“Language is about managing relationships,” said Stephen Pinker in a 2007 TED talk entitled What our Language Habits Reveal, and in his presentation, Pinker points out that to socialize, you have to satisfy two conditions, “You have to convey the actual content,” and “You want to express the bribe, the command, the promise, the solicitation, and so on, but you also have to negotiate and maintain the kind of relationship you have with the other person.”
Do we teach that in our English language classes? Does the material in textbooks support us in helping students present themselves in the light they want the other person to receive it? Certainly not as much as the first condition. We teach students how to “convey content,” but “manage relationships,” not so much. Here’s where taking a fresh approach to pronunciation work may help.
Prosody is the art of being able to speak so that what you say is taken in the way it was intended. You could say it is about the speaker’s attitude. An obvious example is sarcasm as in this example between two young men at a bus stop in the ESL play and podcast, Rising Water.
Ajax: (Looks at his phone or watch) I’m in trouble.
Magnus: Yes you are!
Ajax: (Sarcastically) That’s helpful, Magnus.
Sarcasm is clearly at work in the short dialog above, but sarcasm can also be subtle. Here’s another example that could be read in different ways. Maybe Ajax is admiring or maybe he is hurt and not trying to be sarcastic at all. Maybe Magnus’ response is defensive and maybe it is smug. In performance, the prosodic choices made by the actors will affect what the audience learns about their relationship and whether they will empathize with the characters.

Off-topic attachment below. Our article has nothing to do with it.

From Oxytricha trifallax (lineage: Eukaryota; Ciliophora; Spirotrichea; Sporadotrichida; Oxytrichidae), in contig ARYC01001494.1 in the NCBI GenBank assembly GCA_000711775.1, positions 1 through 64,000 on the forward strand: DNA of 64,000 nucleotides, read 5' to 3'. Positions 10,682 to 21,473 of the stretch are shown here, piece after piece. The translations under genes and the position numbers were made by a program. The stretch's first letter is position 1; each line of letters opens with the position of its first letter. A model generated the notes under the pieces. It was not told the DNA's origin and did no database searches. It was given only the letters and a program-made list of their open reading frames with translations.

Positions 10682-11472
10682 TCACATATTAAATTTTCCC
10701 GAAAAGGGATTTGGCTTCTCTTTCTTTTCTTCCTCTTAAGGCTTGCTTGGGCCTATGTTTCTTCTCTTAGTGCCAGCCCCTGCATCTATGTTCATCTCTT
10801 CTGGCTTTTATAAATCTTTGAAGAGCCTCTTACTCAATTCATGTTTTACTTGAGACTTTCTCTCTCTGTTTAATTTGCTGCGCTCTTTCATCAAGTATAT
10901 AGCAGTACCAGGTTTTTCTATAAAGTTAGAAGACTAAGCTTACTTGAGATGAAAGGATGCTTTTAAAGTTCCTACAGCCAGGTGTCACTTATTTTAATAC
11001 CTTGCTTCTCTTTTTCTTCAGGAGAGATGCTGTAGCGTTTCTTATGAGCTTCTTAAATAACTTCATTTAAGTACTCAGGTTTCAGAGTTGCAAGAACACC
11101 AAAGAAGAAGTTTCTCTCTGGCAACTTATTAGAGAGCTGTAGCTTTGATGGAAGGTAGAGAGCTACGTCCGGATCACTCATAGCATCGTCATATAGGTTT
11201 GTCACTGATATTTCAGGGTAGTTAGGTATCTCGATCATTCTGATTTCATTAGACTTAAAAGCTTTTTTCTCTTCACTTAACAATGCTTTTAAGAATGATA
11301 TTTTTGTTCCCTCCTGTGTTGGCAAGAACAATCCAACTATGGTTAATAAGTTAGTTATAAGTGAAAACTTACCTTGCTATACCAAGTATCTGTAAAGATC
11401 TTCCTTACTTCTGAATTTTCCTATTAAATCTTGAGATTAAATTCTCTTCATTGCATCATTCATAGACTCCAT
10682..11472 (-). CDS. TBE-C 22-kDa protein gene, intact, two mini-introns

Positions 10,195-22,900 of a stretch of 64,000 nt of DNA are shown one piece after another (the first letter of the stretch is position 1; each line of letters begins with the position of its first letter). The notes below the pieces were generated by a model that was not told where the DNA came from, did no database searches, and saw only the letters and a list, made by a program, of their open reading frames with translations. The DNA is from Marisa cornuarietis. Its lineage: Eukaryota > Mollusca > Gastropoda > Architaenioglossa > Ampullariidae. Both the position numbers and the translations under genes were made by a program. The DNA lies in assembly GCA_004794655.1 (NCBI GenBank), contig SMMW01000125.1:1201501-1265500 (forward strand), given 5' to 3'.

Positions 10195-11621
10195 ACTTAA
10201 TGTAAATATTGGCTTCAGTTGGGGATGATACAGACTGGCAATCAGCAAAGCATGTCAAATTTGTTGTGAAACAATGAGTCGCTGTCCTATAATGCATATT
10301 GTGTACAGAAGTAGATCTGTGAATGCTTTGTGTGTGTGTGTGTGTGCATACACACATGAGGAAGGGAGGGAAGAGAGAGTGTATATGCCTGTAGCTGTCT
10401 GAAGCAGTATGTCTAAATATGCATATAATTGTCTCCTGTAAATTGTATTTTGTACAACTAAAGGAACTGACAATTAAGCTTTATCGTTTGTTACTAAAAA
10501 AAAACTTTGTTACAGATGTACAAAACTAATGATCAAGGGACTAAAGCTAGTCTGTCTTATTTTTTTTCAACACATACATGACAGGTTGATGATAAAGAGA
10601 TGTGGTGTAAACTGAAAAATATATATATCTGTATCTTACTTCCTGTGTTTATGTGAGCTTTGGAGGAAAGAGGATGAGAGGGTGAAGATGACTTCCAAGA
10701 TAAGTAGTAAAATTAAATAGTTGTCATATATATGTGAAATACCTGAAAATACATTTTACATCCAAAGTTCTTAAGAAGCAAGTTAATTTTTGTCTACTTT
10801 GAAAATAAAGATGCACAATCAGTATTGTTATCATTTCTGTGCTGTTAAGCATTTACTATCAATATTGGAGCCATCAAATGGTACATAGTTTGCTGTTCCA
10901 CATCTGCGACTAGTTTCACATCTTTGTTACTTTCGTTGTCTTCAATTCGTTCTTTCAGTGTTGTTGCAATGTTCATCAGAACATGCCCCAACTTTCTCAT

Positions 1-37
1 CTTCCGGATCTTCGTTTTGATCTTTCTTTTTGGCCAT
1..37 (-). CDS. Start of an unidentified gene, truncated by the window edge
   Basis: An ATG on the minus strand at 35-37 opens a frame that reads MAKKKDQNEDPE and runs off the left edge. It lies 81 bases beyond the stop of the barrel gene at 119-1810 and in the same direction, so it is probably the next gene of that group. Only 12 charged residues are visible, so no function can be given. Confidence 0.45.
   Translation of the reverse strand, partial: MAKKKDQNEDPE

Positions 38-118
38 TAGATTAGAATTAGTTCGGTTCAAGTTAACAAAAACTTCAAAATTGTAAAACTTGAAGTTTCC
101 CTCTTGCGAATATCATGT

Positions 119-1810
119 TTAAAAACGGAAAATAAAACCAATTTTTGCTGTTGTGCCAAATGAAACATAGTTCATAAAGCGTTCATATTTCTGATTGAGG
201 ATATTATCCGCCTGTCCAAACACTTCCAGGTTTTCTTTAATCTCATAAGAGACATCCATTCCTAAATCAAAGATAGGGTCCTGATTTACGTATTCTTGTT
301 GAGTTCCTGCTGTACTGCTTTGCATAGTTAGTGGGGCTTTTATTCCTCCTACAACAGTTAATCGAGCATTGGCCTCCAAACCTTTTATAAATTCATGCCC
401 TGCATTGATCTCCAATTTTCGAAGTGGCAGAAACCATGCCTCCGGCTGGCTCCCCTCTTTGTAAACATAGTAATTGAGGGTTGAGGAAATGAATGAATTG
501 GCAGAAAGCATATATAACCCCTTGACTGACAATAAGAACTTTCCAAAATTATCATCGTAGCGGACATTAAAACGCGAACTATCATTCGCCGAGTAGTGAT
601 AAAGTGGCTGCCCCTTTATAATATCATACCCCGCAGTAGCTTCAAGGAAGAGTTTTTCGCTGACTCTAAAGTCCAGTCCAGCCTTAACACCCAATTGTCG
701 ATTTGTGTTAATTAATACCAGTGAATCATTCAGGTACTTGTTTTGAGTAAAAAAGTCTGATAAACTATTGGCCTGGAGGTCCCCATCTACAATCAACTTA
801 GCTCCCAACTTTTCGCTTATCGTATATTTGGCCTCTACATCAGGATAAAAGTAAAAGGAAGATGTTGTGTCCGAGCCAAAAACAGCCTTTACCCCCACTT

Magnus: It’s all about planning ahead, Ajax.
Ajax: Yeah well, I’m not you Magnus. You’re perfect. Everyone knows that.
Magnus: I’m not perfect, Ajax. I’m organized. I plan ahead.
In addition to sarcasm and hurt or smugness, people can express worry, exasperation, enthusiasm, anticipation, dismay, relief, joy, disbelief, and other emotions simply in the way they use their voice. These implicit emotional messages can make speakers seem more trustworthy because real feelings and intentions are difficult to hide.
Here’s another example that features hurt feelings and disbelief. It comes from the ESL play and podcast, Only the Best Intentions. In this scene, Oscar and his fiancée, Gigi, are having problems due to his gaming. Oscar feels bad that Gigi’s family is excited about their son who plays soccer but critical of Oscar’s passion for computer games. Much of what happens in this exchange depends on student actors’ ability to convey the emotional power of the moment.
Oscar: You know how everyone is so proud of Jaime. He’s great at soccer, and he deserves it. But how Jaime feels about soccer, I feel about gaming. Only everyone hates me for it.
Gigi: Okay, but soccer is a sport.
Oscar: So is Epic Storm. It’s an esport.
Gigi: I’m sorry, Oscar. Really?
Oscar shares his true feelings and Gigi dismisses them by rejecting the idea that computer games are a sport. The exchange is wooden when spoken without emotional intonation but quite powerful with it.
In class, students can try reading the lines with different intentions and then improvise with a related topic. For example, have a similar disagreement but make it about Gigi’s goal of becoming a musician. Students can also work with excerpts from feature films and television shows, watching, imitating and then experimenting. Romantic comedies or medical dramas, for example, can provide emotionally charged scenes such as giving bad news or airing a grievance.